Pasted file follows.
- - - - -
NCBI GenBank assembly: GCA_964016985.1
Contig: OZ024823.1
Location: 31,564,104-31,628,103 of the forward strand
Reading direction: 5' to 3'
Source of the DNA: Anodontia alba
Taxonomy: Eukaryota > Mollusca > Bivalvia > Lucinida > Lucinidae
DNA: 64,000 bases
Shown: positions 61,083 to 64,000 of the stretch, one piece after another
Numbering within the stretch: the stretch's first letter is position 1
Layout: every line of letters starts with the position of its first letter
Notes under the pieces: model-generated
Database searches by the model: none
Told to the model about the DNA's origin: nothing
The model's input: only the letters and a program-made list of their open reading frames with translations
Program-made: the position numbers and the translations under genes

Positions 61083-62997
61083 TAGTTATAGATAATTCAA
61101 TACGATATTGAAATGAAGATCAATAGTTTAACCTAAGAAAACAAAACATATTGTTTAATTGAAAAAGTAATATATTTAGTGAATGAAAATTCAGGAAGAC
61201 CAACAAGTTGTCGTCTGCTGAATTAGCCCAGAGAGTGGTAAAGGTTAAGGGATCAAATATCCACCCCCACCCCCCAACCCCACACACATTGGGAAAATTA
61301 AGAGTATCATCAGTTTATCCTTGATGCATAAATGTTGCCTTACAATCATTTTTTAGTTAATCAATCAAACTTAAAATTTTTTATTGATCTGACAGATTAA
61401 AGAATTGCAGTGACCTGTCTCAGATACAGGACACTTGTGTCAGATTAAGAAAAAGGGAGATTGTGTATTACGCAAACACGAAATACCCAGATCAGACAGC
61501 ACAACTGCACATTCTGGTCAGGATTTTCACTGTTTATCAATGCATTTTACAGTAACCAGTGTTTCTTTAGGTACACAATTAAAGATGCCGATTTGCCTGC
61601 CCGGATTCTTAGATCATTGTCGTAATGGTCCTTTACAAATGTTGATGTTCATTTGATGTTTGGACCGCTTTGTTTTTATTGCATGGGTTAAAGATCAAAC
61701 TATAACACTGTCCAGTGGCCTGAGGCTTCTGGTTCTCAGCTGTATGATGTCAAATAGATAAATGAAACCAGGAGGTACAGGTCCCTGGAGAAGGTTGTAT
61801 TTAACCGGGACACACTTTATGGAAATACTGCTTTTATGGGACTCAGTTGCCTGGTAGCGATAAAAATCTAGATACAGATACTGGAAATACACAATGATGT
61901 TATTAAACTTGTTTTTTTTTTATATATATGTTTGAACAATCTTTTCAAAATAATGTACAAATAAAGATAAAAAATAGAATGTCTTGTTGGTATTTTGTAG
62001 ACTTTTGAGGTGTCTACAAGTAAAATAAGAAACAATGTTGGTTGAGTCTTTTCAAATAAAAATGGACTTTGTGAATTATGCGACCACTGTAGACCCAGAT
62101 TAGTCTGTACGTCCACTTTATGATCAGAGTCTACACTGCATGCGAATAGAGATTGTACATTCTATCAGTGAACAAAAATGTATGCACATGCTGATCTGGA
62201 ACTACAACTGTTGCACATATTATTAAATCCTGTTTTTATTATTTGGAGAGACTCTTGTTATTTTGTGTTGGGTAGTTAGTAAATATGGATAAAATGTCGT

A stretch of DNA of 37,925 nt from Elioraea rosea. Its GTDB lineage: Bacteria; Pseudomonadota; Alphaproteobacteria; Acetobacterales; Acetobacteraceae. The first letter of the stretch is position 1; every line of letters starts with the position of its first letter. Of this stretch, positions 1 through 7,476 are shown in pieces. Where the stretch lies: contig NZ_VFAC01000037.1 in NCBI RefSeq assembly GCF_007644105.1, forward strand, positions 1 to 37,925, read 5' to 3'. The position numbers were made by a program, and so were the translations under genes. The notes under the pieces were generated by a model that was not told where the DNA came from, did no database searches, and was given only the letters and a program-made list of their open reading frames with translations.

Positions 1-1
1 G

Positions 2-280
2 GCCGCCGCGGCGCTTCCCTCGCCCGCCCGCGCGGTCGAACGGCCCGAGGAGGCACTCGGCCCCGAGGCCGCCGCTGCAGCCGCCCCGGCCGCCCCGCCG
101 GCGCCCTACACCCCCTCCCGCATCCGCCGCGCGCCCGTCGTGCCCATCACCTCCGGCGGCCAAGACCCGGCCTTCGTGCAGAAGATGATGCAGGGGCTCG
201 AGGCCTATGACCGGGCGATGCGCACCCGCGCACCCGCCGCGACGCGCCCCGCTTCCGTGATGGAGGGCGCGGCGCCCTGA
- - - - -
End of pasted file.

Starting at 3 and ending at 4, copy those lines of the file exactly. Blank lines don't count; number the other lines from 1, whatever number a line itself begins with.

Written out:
Location: 31,564,104-31,628,103 of the forward strand
Reading direction: 5' to 3'